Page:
While the term real estate is familiar to most people, understanding the intricacies of what the term encompasses might be a different matter. Real estate is a type of property that can include different land, buildings, or both. It is a tangible asset that is owned or leased and depending on the nature of your lease or ownership, you’ll have certain rights to use and enjoy the land and its buildings.

People purchase or lease real estate for different purposes including as a principal place of residence, a vacation home, an investment, commercial purposes and a rental property. Here we dive a little deeper into what real estate is, the different types of real estate and the benefits it offers.

Types of Real Estate

In general, there are three categories of real estate:

  1. Residential real estate can be single-family or multi-family dwellings that are owned or rented by individuals and include undeveloped land, houses, condominiums, and townhouses. Their sole intent is providing a home.
  2. Commercial real estate includes nonresidential structures intended for business use which can be a single-use property such as a small shop, restaurant or doctor’s office, or a multi-purpose structure such as shopping centers or office towers. Properties include office buildings, warehouses, and retail buildings.
  3. Industrial real estate includes factories, business parks, mines, and farms.

So basically, the type of real estate is based on the purpose it serves whether that is a home, to generate revenue or to produce a product.

Residential Real Estate Ownership

Residential property provides the opportunity for homeownership. When buying a home to live in, your property is considered to be owner-occupied. Residential properties allow you to build equity and gain wealth. That’s always a good thing. Most homeowners acquire their homes through a mortgage, a loan specific to real estate. Residential properties can also be purchased as rental properties to earn income.

Commercial Real Estate Ownership

Commercial real estate is used for business purposes from shopping malls to skyscrapers and freestanding shops to houses converted for business use. The difference between commercial and industrial properties is that it is intended for “commerce” while industrial space is used for manufacturing products. Although multifamily buildings such as high-rise apartments do generate money for their owners, they aren’t considered commercial properties.

Real Estate Investment

Investing in real estate can prove to be very lucrative, as almost all properties tend to appreciate over time. As well when purchasing properties for lease you can often not only regain the money you pay for the property from rent but also continue to generate gains as the property appreciates in value. There are several ways you can invest in real estate including:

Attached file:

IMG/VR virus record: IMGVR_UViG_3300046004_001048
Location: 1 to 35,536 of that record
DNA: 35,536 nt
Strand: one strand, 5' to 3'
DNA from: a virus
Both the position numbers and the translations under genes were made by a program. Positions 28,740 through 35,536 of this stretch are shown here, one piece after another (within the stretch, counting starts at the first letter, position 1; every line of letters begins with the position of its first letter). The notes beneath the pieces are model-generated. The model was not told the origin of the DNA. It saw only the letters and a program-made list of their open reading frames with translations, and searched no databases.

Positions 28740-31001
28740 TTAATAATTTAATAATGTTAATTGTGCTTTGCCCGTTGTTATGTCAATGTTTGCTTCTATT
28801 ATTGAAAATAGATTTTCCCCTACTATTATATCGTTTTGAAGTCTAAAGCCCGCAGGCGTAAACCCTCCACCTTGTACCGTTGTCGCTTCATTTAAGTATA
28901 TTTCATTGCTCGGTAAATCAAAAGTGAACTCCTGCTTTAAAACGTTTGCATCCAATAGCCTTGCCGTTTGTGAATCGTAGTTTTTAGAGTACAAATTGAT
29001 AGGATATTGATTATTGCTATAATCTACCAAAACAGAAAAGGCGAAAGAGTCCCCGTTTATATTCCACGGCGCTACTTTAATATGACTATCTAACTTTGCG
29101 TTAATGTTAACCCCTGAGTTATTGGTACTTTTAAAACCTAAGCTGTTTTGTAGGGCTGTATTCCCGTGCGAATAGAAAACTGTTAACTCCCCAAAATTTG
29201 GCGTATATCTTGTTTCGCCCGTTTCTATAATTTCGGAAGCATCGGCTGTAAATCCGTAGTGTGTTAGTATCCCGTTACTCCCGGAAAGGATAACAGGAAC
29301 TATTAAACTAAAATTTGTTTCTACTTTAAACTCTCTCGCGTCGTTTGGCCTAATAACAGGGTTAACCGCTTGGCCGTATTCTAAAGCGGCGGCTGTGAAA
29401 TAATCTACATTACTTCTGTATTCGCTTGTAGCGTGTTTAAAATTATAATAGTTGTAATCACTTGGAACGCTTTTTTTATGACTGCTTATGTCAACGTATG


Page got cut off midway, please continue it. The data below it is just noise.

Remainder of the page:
• Buying tracts of land
  • Buying structures
  • Buying shares in real estate through publicly traded real estate investment trusts (REITs)
  • Buying mortgage-backed securities (MBS)

The benefit of real estate investment is that it takes severe market issues such as a major recession, for properties to depreciate. There can also be other unexpected factors such as investing in “swamp” land, which would greatly reduce your odds of reselling the land for profit.

Land is not likely to make any gains if it is lacking purpose or is not located in an area where demand is likely to increase. Both at the time of buying and the time of selling, investment value is dictated by a number of factors including the local economy, employment rates, local transportation, the availability and quality of municipal services, property taxes and even the quality of schools if investing in residential properties.

Benefits of Owning Property

The main benefit of owning property is the fact that in most cases, if you buy at the right price, your property will tend to appreciate. The trick is to ensure you never pay more for a property than the fair market value, the average price properties are selling for in the area. This price can vary greatly, even for neighbourhoods a few kilometers away. So, working with a real estate agent who understands property values in a specific area is very important as they will guide you on true values and negotiate a price that makes sense.

For example, if you had purchased a home in Toronto or Vancouver around 2015 in a high demand downtown neighbourhood, chances are you overpaid for your home at the time.

Pros and Cons of Real Estate Investment

The pros of owning investment properties include:

  • If you find and maintain steady tenants, it will generate steady income
  • In most cases, you enjoy capital appreciation
  • It is an excellent way to diversify your portfolio
  • It can be bought with leverage
  • Can pay for itself and then become strictly profit generating
  • If rented, your tenants pay for the property, eventually making the property strictly an income generator
  • There are also cons to property investment including:
  • It is not liquid
  • There can be influences that will greatly reduce value making it difficult to sell
  • It does require larger upfront capital unless you choose REITs or MBSs